CoinEx Institution: CoinGecko API VS CoinMarketCap API

6 min readApr 24



In the crypto market, APIs serve as important tools that facilitate connections between various applications and services. CoinGecko API and CoinMarketCap API are two major crypto data providers. Unlike APIs provided by exchanges that focus primarily on trading, CoinGecko and CoinMarketCap offer more comprehensive and diverse data and information. They can be used for quantitative trading, data mining, and cross-sectional comparisons. In this article, we will use these two giants of coin data integration as examples, with Python as the basic language, for an introductory explanation, and compare these two APIs to better understand their differences, advantages, and disadvantages.

CoinGecko API:

API documentation

CoinGecko API provides live price, historical data, trading volumes and pairs of exchanges, as well as other types of data. It is divided into 5 categories, each with different levels of price and service quality in terms of response time, data precision, data depth, and personalized customization. The monthly cost for customized packages ranges from $100 to $800. However, due to limited funding, this article will focus on the entry-level publicly available version.

The documentation above is for CoinGecko API V3, which includes price and volume data, background information, exchange information, and a new feature for NFT tracking.

Languages Supported

CoinGecko supports a wide range of mainstream programming languages, including NodeJs, Go, .Net, Python, Java, Kotlin, Google Sheets, Cryptosheets, PHP, and WordPress Plugin.

Registration on CoinGecko is not required for the free version, and you can directly call the library provided by the project.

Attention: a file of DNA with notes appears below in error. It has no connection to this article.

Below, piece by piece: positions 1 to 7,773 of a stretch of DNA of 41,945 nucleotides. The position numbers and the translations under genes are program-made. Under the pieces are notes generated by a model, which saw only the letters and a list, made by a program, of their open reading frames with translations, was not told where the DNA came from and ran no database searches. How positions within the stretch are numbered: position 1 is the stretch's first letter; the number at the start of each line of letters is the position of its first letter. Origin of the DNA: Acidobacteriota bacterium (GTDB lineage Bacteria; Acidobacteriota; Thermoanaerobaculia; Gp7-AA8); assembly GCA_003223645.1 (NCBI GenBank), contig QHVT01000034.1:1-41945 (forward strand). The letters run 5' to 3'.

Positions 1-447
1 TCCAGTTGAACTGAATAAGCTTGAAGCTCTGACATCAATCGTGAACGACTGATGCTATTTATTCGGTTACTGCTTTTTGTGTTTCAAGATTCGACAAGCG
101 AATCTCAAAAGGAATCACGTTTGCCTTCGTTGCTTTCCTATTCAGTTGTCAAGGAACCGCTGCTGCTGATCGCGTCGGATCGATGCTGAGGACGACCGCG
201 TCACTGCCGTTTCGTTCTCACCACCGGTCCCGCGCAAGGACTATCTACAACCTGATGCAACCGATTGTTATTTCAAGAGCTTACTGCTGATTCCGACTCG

Practical Exercise

Pip install pycoingecko

To install the Python library in the terminal, use the command:

pip install pycoingecko

After installation, you can use pip show pycoingecko to check if the library is correctly installed. This command will display the dependency for the library, which is “requests” in this case. Requests is an important component of Python web scraping, and you can also use requests to crawl information from CoinGecko by your own code. However the API provides a simpler and more direct way.

Or you can manually add the library to your preferred environment using anaconda. As this process is outside the scope of this article, we will not go deep into it.

You can access the CoinGecko API by importing it. Commonly, we use cg as the alias for the dependency.

from pycoingecko import CoinGeckoAPI

cg = CoinGeckoAPI()

To check the status of the API, you can use the ping function:

After receiving a reply that goes “To the moon!” from CoinGecko that confirms the API is working, we can proceed to retrieve basic price data. Take ETH for example:

To retrieve prices, two necessary variables are required: the token name and supported trading pair. These can be obtained separately using


and cg.get_supported_vs_currencies()

Then run the program and you will get the current value of Ethereum in US dollars.

cg.get_price(ids=’ethereum’, vs_currencies=’usd’)

You can also input multiple IDs to retrieve prices for several tokens.

Data on volume changes: In addition to price, the get_price function can retrieve market cap, 24h volume, 24h price change, and timestamp.


Historical data: In addition to live data, the “History” function can be used to retrieve historical data: